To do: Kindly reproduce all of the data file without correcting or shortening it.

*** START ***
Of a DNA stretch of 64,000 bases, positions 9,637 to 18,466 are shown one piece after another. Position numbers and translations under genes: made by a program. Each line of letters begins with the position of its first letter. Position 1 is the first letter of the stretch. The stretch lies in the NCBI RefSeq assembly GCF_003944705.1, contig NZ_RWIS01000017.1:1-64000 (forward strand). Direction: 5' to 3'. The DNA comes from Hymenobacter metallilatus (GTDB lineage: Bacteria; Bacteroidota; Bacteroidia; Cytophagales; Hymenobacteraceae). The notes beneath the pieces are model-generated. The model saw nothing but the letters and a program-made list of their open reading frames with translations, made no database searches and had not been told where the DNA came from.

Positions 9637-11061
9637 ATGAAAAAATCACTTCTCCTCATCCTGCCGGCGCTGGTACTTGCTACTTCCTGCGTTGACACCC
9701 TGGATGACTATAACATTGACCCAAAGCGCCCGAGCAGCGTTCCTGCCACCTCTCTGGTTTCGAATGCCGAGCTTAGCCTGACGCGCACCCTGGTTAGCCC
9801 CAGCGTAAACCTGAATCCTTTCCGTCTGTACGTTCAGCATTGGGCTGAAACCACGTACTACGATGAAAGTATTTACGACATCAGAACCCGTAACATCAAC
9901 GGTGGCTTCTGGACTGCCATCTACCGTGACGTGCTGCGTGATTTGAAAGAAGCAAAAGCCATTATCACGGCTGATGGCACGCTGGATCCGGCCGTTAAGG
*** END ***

Of a DNA stretch of 64,000 bases, positions 9,637 to 18,466 are shown one piece after another. Position numbers and translations under genes: made by a program. Each line of letters begins with the position of its first letter. Position 1 is the first letter of the stretch. The stretch lies in the NCBI RefSeq assembly GCF_003944705.1, contig NZ_RWIS01000017.1:1-64000 (forward strand). Direction: 5' to 3'. The DNA comes from Hymenobacter metallilatus (GTDB lineage: Bacteria; Bacteroidota; Bacteroidia; Cytophagales; Hymenobacteraceae). The notes beneath the pieces are model-generated. The model saw nothing but the letters and a program-made list of their open reading frames with translations, made no database searches and had not been told where the DNA came from.

Positions 9637-11061
9637 ATGAAAAAATCACTTCTCCTCATCCTGCCGGCGCTGGTACTTGCTACTTCCTGCGTTGACACCC
9701 TGGATGACTATAACATTGACCCAAAGCGCCCGAGCAGCGTTCCTGCCACCTCTCTGGTTTCGAATGCCGAGCTTAGCCTGACGCGCACCCTGGTTAGCCC
9801 CAGCGTAAACCTGAATCCTTTCCGTCTGTACGTTCAGCATTGGGCTGAAACCACGTACTACGATGAAAGTATTTACGACATCAGAACCCGTAACATCAAC
9901 GGTGGCTTCTGGACTGCCATCTACCGTGACGTGCTGCGTGATTTGAAAGAAGCAAAAGCCATTATCACGGCTGATGGCACGCTGGATCCGGCCGTTAAGG